Format

Send to

Choose Destination

See 1 citation found by title matching your search:

Heart Rhythm. 2016 Jan;13(1):183-9. doi: 10.1016/j.hrthm.2015.08.036. Epub 2015 Sep 26.

Safety, feasibility, and outcome results of cardiac resynchronization with triple-site ventricular stimulation compared to conventional cardiac resynchronization.

Author information

1
Charles Nicolle University Hospital, Rouen, France. Electronic address: frederic.anselme@chu-rouen.fr.
2
Haut Lévèque University Hospital, Pessac, France.
3
Arnaud de Villeneuve University Hospital, Montpellier, France.
4
Cardiology Hospital, Lille, France.
5
Pontchaillou University Hospital, Rennes, France.
6
Saint Louis Hospital, La Rochelle, France.
7
Ambroise Paré Clinic, Neuilly sur Seine, France.
8
La Timone University Hospital, Marseille, France.
9
Nouvelles Cliniques Nantaises-Le Confluent, Nantes, France.
10
Laënnec University Hospital, Saint Herblain, France.
11
Centre Cardiologique du Nord, Saint-Denis, France.
12
Charles Nicolle University Hospital, Rouen, France.

Abstract

BACKGROUND:

The nonresponder rate to cardiac resynchronization therapy (CRT) may be due to incomplete resynchronization, with dyssynchrony persisting in approximately 30% of patients. We hypothesized that CRT with triple-site ventricular stimulation (TRIV) may improve resynchronization and its outcomes.

OBJECTIVE:

The purpose of this study was to assess the feasibility and safety of TRIV and collected data on clinical outcomes to dimension future studies.

METHODS:

Our pilot randomized trial was designed to assess the safety and feasibility of TRIV with 2 right ventricular leads and 1 left ventricular leads compared to conventional CRT. The primary end-point was the rate of severe adverse events at 6 months. Secondary end-points included functional improvement parameters, quality-of-life (QOL) score, and changes of echocardiographic indices at 6 and 12 months in a subset of patients.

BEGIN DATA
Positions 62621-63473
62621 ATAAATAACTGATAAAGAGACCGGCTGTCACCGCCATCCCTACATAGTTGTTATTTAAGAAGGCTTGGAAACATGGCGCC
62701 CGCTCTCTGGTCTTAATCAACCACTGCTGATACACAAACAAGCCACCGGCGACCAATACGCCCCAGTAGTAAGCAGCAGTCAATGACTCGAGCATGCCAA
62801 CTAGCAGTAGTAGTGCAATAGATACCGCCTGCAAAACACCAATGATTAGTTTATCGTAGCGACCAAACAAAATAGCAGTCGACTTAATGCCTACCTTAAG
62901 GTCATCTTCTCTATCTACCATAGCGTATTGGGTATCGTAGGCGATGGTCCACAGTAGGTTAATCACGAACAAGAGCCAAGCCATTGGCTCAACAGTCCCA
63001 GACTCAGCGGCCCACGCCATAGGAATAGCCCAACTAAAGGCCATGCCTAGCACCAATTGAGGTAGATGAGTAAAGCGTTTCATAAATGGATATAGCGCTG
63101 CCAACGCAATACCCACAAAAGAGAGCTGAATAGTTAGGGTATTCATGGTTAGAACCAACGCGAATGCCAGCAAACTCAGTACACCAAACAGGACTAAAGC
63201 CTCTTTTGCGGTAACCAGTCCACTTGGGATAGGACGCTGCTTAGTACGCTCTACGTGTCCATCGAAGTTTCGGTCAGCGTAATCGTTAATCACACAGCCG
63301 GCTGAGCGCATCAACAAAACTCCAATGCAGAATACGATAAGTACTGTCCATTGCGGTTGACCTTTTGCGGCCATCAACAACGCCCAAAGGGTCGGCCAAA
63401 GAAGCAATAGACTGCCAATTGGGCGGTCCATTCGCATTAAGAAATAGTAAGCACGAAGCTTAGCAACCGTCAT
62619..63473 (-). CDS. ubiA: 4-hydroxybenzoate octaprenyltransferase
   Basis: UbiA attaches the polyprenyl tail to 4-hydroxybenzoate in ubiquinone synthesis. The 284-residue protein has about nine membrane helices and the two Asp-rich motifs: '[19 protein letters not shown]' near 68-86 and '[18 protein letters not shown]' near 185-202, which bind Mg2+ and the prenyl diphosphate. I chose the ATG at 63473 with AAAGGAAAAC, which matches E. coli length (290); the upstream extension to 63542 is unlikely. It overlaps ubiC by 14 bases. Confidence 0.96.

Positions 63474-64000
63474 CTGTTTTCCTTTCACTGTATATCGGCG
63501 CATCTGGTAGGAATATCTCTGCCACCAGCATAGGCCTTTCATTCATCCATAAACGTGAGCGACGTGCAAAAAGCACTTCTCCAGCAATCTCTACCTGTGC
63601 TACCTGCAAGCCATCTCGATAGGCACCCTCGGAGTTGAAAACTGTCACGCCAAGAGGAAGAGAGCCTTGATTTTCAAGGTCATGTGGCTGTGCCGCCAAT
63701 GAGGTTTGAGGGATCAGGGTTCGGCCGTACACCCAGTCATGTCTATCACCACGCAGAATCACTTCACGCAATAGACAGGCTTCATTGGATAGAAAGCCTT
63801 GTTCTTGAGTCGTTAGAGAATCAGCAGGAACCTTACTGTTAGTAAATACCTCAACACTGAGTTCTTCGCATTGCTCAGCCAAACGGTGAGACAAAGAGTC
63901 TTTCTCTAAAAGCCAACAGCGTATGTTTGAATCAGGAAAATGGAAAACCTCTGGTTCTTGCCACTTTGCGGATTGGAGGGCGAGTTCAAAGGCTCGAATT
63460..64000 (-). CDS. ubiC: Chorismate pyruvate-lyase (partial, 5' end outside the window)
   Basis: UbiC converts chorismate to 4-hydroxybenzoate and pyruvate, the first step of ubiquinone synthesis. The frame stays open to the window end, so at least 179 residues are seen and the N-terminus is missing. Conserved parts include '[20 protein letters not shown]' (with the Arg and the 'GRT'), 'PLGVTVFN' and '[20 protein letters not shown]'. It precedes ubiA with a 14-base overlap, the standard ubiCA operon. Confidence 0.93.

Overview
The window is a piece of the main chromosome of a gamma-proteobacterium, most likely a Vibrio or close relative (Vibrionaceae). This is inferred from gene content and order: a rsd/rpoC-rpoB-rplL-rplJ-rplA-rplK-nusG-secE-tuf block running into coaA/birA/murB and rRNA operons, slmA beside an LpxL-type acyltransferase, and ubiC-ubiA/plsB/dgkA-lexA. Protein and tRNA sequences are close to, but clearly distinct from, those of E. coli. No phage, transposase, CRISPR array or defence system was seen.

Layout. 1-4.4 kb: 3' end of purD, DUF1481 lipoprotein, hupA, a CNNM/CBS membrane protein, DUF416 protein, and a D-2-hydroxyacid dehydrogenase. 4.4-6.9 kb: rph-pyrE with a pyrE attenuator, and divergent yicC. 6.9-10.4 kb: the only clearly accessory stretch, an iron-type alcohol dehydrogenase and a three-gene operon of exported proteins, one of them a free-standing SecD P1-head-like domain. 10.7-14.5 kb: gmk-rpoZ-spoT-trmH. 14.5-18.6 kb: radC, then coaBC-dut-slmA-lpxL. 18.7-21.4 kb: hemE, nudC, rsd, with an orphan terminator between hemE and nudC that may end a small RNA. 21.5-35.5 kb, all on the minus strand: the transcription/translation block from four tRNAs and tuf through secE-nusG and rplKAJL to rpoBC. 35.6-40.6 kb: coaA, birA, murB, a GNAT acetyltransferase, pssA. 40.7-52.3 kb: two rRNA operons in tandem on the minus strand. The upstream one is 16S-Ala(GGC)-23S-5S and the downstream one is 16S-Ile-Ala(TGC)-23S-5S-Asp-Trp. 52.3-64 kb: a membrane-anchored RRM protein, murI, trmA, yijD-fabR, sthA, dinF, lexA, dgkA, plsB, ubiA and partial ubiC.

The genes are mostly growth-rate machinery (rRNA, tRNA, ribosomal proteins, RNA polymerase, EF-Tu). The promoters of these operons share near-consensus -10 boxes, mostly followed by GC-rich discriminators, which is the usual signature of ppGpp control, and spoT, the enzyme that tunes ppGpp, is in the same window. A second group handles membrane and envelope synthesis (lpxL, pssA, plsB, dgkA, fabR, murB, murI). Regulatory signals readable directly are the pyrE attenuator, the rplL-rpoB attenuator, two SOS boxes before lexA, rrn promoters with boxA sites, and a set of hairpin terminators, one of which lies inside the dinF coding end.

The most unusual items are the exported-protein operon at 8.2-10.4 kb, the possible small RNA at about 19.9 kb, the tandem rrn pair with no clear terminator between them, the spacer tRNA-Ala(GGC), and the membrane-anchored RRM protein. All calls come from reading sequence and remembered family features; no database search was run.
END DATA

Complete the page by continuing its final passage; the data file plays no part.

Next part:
RESULTS:

Seventy-six patients were enrolled at 11 centers and randomized to control or TRIV arm. All implant procedures but one were successful. At 6 months, there was no statistical difference between proportions of patients with at least 1 severe adverse event in both groups (34.1% vs 25.7%, P = .425). There also was no difference between functional improvement parameters, 6-minute walking distances (P = .40), QOL scores (P = .27), and echographic indices. At 12 months, the proportions of patients with a left ventricular ejection fraction gain of more than 5%, 10%, or 15% were significantly superior with TRIV.

CONCLUSION:

TRIV pacing is an effective and safe technique and may provide a greater benefit in ventricular remodeling than conventional CRT. Further studies are needed to assess its long-term benefit.

TRIAL REGISTRATION:

ClinicalTrials.gov NCT00887237.

KEYWORDS:

Cardiac resynchronization therapy; Congestive heart failure; Multisite pacing

PMID:
26325531
DOI:
10.1016/j.hrthm.2015.08.036
[Indexed for MEDLINE]
Free full text

Supplemental Content

Full text links

Icon for Elsevier Science Icon for HAL archives ouvertes
Loading ...
Support Center